President Donald Trump told Xi Jinping that the US would mute its support for the anti-China protest movement in Hong Kong in exchange for re-opening US-China trade talks, according to a report by the Financial Times (FT).
The newspaper, citing several unnamed sources close to the talks, said that the agreement was made around the G20 summit in Japan last month.
Shortly after, the two countries announced that they would restart talks to their ongoing trade.
Trump discussed the tit-for-tat with Xi twice, the FT said: once over the phone before the G20, and again in an in-person meeting at the summit.
The two leaders announced their trade in their bilateral meeting at the G20. The announcement saw Trump agree to suspend new tariffs on Chinese goods, and to export restrictions on telecom giant Huawei.
Xi pledged to buy and unspecified amount of US farm products.
The two countries are set to relaunch trade negotiations this week.
A 'kick-ass' speech, canceled
According to the FT, after Trump and Xi's G20 meeting, the State Department intervened to softly planned speech by Kurt Tong, the US consul general in Hong Kong.
The newspaper said the officials told Tong to water down a planned speech meant to criticize Beijing's encroachment into the semi-autonomous city's freedoms.
A planned China-friendly bill by the Hong Kong government, which would allow it to extradite Hong Kong citizens to the mainland, sparked a storm of protest in the city and has since been shelved.
The public protests annoyed China, which made statements in other countries about commenting on events in Hong Kong.
Tong, who officially left his role in Hong Kong last Friday, previously customs people planned to give a "kick-ass" public speech that would address China's erosion or Hong Kong's freedoms on July 2, the FT said.
But after the State Department made its orders, the speech was toned down and made off-the-record at the last minute, the FT reported, citing three people familiar with the matter.
Business Insider has contacted the White House and State Department for comment.
 Trump has spoken about events in Hong Kong, but avoided criticizing China.
He described a particularly violent Hong Kong protest, during which demonstrators stormed and graffitiated the city's legislative building, as "very sad to see."
"Well, they're looking for democracy. And I think most people want democracy," he told reporters at the White House.
"Unfortunately, some governments don't want democracy," the president added, but did not name China.
He also said that he and Xi had "a great talk, a great discussion" during the G20, and talked "briefly" about Hong Kong. He provided no details.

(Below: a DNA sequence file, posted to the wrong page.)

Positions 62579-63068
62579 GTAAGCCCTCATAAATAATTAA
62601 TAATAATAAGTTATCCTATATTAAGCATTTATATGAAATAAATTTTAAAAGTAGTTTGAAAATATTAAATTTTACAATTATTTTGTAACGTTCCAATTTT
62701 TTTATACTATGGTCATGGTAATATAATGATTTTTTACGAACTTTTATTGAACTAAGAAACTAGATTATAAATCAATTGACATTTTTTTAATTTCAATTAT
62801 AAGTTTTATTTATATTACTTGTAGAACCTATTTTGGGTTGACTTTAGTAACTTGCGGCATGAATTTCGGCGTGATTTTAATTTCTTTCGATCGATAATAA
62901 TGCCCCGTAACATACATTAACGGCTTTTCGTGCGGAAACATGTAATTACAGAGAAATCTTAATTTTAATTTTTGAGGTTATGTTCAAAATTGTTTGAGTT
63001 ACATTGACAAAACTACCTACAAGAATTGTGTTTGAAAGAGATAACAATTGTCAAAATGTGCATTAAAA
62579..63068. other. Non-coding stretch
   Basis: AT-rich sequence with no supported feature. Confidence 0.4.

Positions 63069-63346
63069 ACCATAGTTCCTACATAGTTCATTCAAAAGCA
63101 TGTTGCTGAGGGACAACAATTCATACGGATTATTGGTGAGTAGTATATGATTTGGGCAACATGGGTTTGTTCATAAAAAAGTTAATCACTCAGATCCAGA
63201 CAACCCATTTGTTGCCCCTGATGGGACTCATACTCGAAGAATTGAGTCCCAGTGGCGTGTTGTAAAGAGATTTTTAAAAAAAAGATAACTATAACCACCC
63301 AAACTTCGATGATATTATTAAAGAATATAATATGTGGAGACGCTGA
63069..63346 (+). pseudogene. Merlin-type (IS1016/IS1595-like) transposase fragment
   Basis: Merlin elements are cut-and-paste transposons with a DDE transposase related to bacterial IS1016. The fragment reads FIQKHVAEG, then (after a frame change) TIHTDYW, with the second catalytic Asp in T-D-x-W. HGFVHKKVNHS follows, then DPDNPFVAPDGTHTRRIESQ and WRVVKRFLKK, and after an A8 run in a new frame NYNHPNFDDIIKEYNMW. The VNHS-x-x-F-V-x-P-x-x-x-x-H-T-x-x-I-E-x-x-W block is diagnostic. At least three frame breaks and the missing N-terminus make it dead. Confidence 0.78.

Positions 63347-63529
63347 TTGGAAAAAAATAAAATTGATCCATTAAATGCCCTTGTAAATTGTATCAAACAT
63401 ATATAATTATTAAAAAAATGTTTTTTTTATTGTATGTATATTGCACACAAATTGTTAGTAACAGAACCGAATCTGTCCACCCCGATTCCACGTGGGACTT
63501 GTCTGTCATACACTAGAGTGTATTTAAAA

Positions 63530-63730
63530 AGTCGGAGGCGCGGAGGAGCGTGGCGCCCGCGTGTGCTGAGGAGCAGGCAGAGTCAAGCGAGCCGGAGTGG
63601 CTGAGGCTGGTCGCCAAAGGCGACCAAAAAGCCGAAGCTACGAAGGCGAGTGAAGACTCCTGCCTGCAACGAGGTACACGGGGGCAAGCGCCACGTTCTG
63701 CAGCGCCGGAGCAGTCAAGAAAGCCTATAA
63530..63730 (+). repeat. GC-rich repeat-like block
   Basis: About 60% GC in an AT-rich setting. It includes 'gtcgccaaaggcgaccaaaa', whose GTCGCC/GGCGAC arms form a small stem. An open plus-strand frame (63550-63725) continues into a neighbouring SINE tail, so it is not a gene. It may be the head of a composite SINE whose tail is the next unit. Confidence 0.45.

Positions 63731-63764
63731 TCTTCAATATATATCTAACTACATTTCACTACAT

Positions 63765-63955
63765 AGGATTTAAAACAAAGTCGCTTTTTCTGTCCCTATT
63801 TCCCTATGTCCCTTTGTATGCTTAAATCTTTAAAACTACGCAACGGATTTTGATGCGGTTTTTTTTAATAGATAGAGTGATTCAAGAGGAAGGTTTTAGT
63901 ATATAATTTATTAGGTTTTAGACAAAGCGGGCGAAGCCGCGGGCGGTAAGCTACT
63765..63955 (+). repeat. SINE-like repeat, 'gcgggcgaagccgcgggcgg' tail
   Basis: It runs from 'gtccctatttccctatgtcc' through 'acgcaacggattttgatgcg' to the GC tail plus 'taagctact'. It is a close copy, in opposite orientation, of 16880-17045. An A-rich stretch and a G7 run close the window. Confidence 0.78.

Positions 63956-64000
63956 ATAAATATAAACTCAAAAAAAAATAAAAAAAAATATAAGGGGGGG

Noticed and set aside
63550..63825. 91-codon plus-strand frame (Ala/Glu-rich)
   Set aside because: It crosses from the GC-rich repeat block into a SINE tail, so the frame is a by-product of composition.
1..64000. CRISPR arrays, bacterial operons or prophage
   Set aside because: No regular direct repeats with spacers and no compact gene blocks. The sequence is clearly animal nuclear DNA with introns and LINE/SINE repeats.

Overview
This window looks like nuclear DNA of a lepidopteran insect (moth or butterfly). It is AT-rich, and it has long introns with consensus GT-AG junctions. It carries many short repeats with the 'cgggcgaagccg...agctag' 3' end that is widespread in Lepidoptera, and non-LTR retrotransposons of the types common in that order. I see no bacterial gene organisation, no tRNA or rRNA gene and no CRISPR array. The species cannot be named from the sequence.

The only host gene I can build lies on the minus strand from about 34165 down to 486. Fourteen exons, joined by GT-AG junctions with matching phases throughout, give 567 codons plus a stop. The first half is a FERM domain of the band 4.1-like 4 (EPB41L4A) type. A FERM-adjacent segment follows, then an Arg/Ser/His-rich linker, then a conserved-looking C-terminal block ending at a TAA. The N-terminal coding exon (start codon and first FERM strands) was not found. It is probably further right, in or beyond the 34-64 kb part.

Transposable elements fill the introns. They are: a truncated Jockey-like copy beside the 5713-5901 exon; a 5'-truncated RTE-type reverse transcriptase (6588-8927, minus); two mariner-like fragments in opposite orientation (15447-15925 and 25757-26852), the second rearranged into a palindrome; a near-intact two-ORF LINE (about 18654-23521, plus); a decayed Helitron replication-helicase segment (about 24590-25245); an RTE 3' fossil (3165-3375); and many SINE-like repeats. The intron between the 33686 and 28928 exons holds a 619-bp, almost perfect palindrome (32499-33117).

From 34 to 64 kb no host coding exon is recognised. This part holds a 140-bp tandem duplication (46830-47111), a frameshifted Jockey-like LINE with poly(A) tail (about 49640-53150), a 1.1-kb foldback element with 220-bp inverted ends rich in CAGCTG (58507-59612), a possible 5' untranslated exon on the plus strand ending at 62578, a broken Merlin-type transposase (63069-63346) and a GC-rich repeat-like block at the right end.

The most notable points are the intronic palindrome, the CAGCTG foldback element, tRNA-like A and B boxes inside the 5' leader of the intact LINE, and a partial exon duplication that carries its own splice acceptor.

The Trump administration has appeared to mute criticism of China in other contexts in order to help along the trade talks.
Last month Vice President Mike Pence called off a speech, which had been fiercely criticized China's oppression of its Muslim minority, the Uighurs, a week before Trump and Xi's G20 meeting to ensure good relations.
"The Vice President's Office is postponing Monday's speech due to progress in conversations between President Trump and President Xi," the White House told the Wilson Center, the venue due to host the speech, according to the Nikkei Asian Review.
An unnamed White House official duty Reuters at the time: "There is room for progress, and even if incremental, we didn't want to step on that potential."
Business Insider has contacted the White House and State Department for comment on Pence's canceled speech.
Combining the two issues contradicts his administration's characterization of the telcom company as a national-security risk, unrelated to trade.
Read more: It looks like the US has abandoned any pretense that it was on Huawei is unrelated to the China trade talks
International attention focused on Hong Kong over millions of people protested against a proposed bill that would allow Beijing to extradite people from the semi -autonomous city to stand trial in mainland China.
Read more: Protesters in Hong Kong are killing themselves in a disturbing tower in their high-profile struggle against China
separate legal system and independent judiciary.
Beijing's ruling Communist Party frequently arrested and detained people considered the regime, and the Hong Kong protesters see the proposed extradition bill as a threat to their freedom.